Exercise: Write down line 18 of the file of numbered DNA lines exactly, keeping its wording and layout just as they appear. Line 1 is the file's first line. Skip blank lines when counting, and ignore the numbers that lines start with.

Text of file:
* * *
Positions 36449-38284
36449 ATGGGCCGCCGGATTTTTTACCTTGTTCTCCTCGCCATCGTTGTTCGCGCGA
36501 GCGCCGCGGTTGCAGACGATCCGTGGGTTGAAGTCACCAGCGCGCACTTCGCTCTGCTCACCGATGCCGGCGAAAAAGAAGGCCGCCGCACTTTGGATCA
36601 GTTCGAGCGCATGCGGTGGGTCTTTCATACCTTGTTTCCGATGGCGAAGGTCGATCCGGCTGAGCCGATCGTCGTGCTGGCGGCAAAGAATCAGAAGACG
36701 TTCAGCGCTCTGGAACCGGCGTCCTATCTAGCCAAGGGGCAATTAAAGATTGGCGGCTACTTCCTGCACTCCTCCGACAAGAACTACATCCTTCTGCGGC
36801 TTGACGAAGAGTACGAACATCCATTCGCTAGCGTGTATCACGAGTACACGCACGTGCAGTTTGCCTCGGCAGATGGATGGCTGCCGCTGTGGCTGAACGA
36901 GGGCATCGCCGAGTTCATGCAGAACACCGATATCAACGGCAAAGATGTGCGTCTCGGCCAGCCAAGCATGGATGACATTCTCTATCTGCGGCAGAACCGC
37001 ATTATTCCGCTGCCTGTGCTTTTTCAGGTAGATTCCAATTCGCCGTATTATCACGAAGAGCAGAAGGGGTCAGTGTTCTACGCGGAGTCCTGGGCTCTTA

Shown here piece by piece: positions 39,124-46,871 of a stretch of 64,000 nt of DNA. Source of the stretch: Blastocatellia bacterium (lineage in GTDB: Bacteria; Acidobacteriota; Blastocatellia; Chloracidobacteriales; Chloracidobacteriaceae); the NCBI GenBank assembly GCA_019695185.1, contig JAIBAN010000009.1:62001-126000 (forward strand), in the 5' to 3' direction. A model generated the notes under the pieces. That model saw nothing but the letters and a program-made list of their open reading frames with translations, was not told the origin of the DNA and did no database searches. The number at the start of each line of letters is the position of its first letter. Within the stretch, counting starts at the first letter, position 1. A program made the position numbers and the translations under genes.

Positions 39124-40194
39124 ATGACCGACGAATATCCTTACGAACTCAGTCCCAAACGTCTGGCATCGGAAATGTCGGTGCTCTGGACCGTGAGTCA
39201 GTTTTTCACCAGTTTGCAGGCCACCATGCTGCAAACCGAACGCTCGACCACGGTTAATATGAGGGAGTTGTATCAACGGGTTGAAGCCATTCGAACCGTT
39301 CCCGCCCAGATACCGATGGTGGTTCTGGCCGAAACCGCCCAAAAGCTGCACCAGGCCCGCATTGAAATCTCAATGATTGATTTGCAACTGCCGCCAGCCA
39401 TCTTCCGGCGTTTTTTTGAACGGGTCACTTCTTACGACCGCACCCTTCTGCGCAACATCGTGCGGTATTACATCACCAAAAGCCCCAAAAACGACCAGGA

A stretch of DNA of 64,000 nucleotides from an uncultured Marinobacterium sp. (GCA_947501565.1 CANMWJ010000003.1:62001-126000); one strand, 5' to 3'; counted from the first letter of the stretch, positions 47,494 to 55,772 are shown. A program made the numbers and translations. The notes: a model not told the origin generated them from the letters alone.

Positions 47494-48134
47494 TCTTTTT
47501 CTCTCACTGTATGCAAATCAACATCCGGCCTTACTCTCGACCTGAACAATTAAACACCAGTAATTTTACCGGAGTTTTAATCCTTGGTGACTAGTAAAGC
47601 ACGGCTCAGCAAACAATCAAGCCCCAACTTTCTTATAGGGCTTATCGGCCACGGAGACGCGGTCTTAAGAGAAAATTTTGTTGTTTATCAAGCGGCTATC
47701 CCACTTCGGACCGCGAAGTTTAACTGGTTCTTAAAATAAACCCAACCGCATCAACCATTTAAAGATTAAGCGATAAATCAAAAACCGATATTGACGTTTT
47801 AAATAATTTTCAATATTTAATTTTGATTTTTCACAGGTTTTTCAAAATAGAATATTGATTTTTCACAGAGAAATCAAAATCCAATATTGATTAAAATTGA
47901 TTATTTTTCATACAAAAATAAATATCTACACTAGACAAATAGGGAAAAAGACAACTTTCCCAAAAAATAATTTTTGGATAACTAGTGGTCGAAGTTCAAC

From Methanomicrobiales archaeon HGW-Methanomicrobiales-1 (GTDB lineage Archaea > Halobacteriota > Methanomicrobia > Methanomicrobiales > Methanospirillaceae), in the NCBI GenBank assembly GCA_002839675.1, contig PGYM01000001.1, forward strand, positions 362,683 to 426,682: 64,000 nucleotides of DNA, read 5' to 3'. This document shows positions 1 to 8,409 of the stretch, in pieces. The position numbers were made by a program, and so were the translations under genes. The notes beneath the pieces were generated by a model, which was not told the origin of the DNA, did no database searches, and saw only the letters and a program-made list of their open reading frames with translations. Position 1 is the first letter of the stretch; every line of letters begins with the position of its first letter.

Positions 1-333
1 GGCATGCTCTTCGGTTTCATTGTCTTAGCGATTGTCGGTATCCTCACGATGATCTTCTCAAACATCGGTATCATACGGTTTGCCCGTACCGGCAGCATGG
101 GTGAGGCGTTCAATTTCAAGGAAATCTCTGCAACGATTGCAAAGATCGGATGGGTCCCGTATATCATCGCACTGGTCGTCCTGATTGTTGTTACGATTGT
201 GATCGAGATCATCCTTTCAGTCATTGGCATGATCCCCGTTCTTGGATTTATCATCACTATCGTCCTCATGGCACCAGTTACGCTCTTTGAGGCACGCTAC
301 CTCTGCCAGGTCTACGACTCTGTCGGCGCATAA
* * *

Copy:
47501 CTCTCACTGTATGCAAATCAACATCCGGCCTTACTCTCGACCTGAACAATTAAACACCAGTAATTTTACCGGAGTTTTAATCCTTGGTGACTAGTAAAGC